Sometimes all you need is some good old-fashioned grungy rock and roll with a husky voice accompaniment. At the risk of giving up the goods here in the first few sentences, that’s essentially what Tess Parks gives you on her album, ‘Blood Hot’.

She released the single ‘Open Your Mind’ earlier this year and now we’ve got the album it belongs to, courtesy of Alan McGee’s record label, 359. He’s worked with Primal Scream, The Libertines and Oasis in the past (to name a few), and given his experiences, it’s no wonder people talk about Parks’ taste in music. She’s allegedly a big Oasis fan, which may initially shock you if you’ve listened to the album. However, when you listen carefully the sharp guitar riffs that drive the majority of her songs scream 90’s Manchester.

Perhaps unsurprisingly, Nirvana is another influence you can quickly detect, in fact, you’d be forgiven for mistaking the intro to Open Your Mind for Nirvana’s ‘About a Girl’. It’s easy to see how Parks has connected with McGee, musically, don’t however, let me lead you to believe this is a fan girl’s replica of her favourite musicians. ‘Blood Hot’ is 11 tracks of understanding and respect for her influences, paired with a contemporary look at what is entirely hers.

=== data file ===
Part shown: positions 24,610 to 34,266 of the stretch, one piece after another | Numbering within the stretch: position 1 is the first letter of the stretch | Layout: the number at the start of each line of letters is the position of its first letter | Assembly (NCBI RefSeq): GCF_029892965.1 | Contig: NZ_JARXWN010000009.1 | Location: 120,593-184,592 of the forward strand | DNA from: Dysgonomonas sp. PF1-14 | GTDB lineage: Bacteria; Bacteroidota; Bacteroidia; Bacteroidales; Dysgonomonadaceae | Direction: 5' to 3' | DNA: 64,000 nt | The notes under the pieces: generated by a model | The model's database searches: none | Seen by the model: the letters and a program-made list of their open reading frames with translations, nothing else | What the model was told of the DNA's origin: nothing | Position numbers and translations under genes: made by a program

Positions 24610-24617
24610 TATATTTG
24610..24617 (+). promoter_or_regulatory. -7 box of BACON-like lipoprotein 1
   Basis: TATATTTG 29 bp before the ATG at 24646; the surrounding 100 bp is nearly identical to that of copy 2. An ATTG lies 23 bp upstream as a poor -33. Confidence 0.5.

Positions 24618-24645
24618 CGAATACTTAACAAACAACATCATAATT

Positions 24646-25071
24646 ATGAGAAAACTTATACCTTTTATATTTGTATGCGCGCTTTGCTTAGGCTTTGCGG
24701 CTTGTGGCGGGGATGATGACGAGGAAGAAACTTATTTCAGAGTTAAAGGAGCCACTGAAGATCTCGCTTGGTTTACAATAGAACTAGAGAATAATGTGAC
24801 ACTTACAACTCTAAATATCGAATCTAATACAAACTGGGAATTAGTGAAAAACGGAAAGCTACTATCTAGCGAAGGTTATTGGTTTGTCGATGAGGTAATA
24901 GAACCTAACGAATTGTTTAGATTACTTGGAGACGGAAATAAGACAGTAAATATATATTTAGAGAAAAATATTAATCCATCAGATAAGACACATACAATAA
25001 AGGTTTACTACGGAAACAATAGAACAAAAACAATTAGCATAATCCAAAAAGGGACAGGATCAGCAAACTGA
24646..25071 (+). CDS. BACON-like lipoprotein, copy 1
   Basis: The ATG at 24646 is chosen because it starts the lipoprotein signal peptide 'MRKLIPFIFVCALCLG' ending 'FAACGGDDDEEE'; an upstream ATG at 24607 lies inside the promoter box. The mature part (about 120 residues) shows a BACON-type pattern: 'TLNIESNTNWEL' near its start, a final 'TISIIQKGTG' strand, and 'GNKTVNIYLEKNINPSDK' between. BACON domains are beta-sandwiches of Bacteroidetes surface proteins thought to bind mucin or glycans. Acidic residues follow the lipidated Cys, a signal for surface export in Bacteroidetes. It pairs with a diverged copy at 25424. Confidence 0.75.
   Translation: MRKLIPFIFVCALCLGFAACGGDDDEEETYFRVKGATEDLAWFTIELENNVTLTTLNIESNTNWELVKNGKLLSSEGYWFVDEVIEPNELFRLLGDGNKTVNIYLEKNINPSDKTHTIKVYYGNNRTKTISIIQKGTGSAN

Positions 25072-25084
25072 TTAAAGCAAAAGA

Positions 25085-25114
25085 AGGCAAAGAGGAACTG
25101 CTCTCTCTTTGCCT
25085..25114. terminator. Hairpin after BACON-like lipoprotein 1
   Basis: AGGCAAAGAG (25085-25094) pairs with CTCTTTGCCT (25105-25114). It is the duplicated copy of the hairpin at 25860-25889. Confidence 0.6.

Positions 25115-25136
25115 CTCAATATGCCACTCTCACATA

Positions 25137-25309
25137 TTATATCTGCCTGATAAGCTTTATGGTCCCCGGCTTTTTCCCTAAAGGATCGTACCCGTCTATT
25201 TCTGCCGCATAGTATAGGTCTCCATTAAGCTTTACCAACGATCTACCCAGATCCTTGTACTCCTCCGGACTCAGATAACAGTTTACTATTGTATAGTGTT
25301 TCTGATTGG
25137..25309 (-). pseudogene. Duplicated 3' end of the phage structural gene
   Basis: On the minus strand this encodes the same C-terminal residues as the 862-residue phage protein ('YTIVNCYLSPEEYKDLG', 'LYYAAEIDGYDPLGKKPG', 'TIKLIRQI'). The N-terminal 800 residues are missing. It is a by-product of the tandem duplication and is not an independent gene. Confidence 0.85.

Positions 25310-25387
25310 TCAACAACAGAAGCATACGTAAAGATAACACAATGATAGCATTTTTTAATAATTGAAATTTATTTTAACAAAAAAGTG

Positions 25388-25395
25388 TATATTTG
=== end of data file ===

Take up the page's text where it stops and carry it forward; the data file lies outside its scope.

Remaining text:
The grunge ridden husky vocals are what make it so outstanding it’s like whiskey being poured directly into your ears. Speaking of whiskey, lets not forget the undeniable country blues vibe of Blood Hot, which adds a certain something to the 90’s rock mix she’s created.

‘Walk Behind Your House’ has the blues sound in abundance, quickly followed by ‘Somedays’, the newest single from the album; “I don’t like anything, but I love everyone some days”, sings Parks. The single features some seriously fed up lyrics, I can picture teenagers across the globe sitting in their rooms, apathetic and misunderstood, loving this shit. Then again, I can picture myself doing it too.

Tess Parks has attitude, that’s for sure just listen to ‘Refugee Camp’ and hear the dark energy that coexists with the mesmeric. She’s married the mellow and the melancholy, beautifully. The lyrics, if you can make them out through Parks’ raspy singing voice, are engaging and empathetic. She’s feeling what you’re feeling.

It doesn’t look like I have a bad word to say about Parks. Nobody seems to so far. Maybe I could call her an outrageous hipster, with her vintage typewriter and daisy dress (featured in ‘Somedays’ video) but I would be clutching at some seriously short straws. The truth is, her daisy dress is real nice, and this album is brilliant.

Sylvie Metcalfe

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